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CATALYST SPORTS CRUSHES AT NATIONALS!

Team Catalyst was hard to stop at US Nationals last month at Stone Summit in Atlanta, GA.  They were able to place 12 of 14 competitors in the top three and 8 were selected for the USA Paraclimbing team to compete in Spain.  We’re proud to be the official rope sponsor of Catalyst sports! Great job everyone!

Learn more about Catalyst Sports and the amazing work they’re doing around the country.

www.gocatalystsports.org

www.facebook.com/catalystsports

https://www.youtube.com/user/GoCatalystSportsorg

Both Delaney Miller and Ashima Shiraishi had flashed the women’s finals route so setters added a few foot chips to the men’s finals route, allowed them some flash beta which gave them an advantage over the men’s onsight format, and then set the two young crushers loose on the route to break the tie. Cruxcrush wrote, “Ashima climbed that route using maybe 1 or 2 of the additional foot chips they placed for her, reaching the same high point as the men’s winner (another young gun, 14-year-old Kai Lightner)! So essentially, this 13-year-old phenom out-climbed Daniel Woods, and Vasya Vorotnikov, two of the strongest climbers in the world AND she made it look easy! Just incredible. This was actually Ashima’s first ever ropes competition, and if this is any indication of what’s to come, we’d say the ropes comp circuit had better watch out!”

Ashima took first place followed by Delaney Miller and Claire Buhrfeind. Kai Lightner was followed by Daniel Woods and Andy Lamb.

Courtesy of Deadpoint Magazine

 

BlueWater athlete, Prolific climber, adventurer and BASE Jumper Sean “Stanley” Leary was killed  in a BASE jumping accident that occurred on March 13, near Zion National Park, Utah. Chris McNamara, a frequent partner of Leary and owner of Supertopo.com posted on Facebook yesterday:

“A great BASE flight is one of the greatest feelings in the world. And sadly it has taken way too many of my friends, including one of the Great Ones of all time, Sean Leary.”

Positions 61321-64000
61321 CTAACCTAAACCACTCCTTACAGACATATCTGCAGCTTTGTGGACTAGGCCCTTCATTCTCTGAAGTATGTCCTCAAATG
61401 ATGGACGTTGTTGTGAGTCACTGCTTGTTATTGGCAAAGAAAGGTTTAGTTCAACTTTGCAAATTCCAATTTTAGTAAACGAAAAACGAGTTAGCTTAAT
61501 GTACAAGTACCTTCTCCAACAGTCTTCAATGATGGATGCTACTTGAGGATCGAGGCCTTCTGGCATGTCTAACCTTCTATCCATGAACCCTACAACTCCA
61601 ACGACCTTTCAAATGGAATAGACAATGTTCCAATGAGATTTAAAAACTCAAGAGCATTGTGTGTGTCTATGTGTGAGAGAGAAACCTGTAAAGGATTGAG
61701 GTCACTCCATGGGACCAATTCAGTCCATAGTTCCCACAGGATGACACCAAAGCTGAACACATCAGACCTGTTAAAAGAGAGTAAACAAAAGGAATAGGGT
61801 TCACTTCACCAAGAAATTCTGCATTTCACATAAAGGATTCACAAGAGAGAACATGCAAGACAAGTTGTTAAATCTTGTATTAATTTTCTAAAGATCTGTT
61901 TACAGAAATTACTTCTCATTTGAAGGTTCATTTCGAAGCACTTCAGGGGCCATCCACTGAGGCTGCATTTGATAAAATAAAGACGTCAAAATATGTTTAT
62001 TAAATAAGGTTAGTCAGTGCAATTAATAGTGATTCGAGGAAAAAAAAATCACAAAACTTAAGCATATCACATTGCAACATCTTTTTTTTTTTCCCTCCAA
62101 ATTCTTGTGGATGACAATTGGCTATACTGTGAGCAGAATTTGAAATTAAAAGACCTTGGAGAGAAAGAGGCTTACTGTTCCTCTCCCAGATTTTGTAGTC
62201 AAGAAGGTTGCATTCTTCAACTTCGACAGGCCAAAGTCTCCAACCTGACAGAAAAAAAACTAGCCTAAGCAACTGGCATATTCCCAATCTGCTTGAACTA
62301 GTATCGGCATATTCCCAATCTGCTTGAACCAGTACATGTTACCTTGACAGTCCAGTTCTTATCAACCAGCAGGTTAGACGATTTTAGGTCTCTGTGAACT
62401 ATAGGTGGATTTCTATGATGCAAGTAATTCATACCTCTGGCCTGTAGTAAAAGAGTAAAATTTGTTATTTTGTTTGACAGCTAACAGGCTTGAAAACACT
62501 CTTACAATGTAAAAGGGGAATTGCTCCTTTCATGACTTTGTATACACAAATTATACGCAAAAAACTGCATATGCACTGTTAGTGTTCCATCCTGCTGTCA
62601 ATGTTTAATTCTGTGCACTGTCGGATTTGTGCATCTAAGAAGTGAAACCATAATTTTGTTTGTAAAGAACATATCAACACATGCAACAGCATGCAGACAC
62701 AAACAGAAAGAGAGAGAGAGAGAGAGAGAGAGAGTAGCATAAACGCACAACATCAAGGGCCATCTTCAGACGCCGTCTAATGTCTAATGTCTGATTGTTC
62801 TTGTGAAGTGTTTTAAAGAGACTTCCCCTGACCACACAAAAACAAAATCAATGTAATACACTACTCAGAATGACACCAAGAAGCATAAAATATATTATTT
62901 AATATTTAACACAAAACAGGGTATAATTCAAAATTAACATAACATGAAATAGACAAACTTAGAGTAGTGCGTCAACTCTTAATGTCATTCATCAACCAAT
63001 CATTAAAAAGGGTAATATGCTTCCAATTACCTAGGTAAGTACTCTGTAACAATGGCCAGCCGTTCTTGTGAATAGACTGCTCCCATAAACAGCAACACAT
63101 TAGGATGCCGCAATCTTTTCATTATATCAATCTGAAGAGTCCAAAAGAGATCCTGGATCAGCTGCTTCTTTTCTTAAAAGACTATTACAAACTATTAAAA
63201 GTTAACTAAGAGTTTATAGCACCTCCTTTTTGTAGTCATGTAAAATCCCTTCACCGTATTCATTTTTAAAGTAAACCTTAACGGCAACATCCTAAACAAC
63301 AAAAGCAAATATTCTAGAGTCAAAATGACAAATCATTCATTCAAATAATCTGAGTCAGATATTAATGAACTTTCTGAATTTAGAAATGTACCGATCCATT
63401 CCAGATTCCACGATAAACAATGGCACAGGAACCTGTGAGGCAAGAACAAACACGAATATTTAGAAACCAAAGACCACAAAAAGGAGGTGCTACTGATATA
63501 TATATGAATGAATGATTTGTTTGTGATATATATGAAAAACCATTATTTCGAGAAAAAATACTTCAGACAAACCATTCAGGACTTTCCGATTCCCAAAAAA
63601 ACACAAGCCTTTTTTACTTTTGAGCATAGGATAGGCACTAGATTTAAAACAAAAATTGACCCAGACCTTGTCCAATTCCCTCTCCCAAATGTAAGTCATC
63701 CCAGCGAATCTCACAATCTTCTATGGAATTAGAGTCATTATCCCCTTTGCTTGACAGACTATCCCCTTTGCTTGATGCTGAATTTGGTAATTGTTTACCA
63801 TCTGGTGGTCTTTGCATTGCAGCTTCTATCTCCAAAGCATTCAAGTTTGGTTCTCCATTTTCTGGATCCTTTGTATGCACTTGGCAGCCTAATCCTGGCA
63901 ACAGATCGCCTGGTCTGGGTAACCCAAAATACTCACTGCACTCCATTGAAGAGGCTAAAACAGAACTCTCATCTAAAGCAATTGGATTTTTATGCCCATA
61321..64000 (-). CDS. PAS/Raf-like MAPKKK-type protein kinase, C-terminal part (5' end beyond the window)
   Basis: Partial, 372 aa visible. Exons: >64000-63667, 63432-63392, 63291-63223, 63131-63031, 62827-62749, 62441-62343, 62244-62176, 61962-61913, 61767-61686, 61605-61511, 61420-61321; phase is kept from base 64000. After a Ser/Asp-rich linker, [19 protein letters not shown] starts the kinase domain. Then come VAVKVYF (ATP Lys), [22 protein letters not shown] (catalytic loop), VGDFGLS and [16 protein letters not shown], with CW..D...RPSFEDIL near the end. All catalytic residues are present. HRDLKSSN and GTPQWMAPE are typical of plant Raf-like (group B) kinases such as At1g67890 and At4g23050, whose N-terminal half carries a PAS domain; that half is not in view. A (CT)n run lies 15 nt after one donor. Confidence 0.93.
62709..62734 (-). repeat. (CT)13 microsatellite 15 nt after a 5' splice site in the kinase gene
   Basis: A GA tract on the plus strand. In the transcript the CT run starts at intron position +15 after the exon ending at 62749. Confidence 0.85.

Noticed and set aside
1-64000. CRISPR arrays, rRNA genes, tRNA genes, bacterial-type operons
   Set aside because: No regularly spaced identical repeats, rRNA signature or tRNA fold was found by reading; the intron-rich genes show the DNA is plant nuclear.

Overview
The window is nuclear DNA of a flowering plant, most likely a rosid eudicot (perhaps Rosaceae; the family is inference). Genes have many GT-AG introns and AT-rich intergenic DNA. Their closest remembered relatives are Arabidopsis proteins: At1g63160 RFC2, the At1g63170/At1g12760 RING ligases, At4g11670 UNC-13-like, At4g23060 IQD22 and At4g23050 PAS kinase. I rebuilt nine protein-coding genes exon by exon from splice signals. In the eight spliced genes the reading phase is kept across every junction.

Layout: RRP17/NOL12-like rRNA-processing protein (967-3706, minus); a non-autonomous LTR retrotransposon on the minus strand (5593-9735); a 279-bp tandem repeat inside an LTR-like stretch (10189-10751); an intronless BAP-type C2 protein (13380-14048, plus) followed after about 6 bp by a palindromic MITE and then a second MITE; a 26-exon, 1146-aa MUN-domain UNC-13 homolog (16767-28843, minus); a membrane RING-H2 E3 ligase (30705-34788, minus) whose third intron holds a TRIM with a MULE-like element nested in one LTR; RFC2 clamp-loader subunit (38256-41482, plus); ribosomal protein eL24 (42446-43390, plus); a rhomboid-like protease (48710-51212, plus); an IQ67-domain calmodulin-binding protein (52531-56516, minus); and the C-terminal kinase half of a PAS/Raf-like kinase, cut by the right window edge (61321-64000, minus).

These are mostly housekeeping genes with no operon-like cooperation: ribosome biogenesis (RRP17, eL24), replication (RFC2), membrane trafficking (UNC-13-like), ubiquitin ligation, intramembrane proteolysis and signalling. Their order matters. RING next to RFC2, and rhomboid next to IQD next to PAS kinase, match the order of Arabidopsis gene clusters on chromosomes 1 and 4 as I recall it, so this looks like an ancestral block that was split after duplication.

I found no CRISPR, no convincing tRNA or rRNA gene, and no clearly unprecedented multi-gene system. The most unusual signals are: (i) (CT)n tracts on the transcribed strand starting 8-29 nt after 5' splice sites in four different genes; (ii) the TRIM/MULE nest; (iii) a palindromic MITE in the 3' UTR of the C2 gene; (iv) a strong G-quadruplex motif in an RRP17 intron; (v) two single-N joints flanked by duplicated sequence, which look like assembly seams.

Leary was a fixture among the California climbing scene. Learning to climb as a teenager in the Sierra Nevada range, Leary became a master big-wall climber in Yosemite and was known for his cutting-edge speed ascents for which he held multiple records. In 2010, he and Alex Honnold climbed three Grade VI routes on El Capitan in one day. That same year, he also climbed the Nose on El Cap in 2 hours and 36 minutes, which was the route’s coveted speed record at the time.

Leary also traveled the world climbing first ascents in the greater ranges of Brazil, Chile, Argentina, Venezuala, Canada and other countries. In 2001, he made the first ascent of the east face of La Espada in Torres del Paine, Patagonia. Recently, he teamed up with Leo Houlding, Jason Pickles and Chris Rabone for a first ascent of Antarctica’s 1,750-meter big-wall Ulvetanna. Leary’s granite expertise proved invaluable for the team, and one of the highlights of the film The Last Great Climb, which documents their ascent, features Leary in his element – boldly free climbing a beautiful splitter crack in the high alpine.

Sean Leary photo by Alastair LeeCredit: Rock & Ice

The Fitz Traverse involved roughly three miles of climbing with over 13,000 feet of vertical gain. The enchainment included free-climbing up to 5.11d with some aid (C1) and 65-degree slopes according to Garibotti. Honnold and Caldwell simul-climbed much of the terrain, and Garibotti reports that they dispatched the 20-pitch Pilar Goretta “in a mere three pitches.”

Caldwell and Honnold started climbing at 9:45 a.m. on February 12, and finished the traverse at 10 a.m. on February 16.

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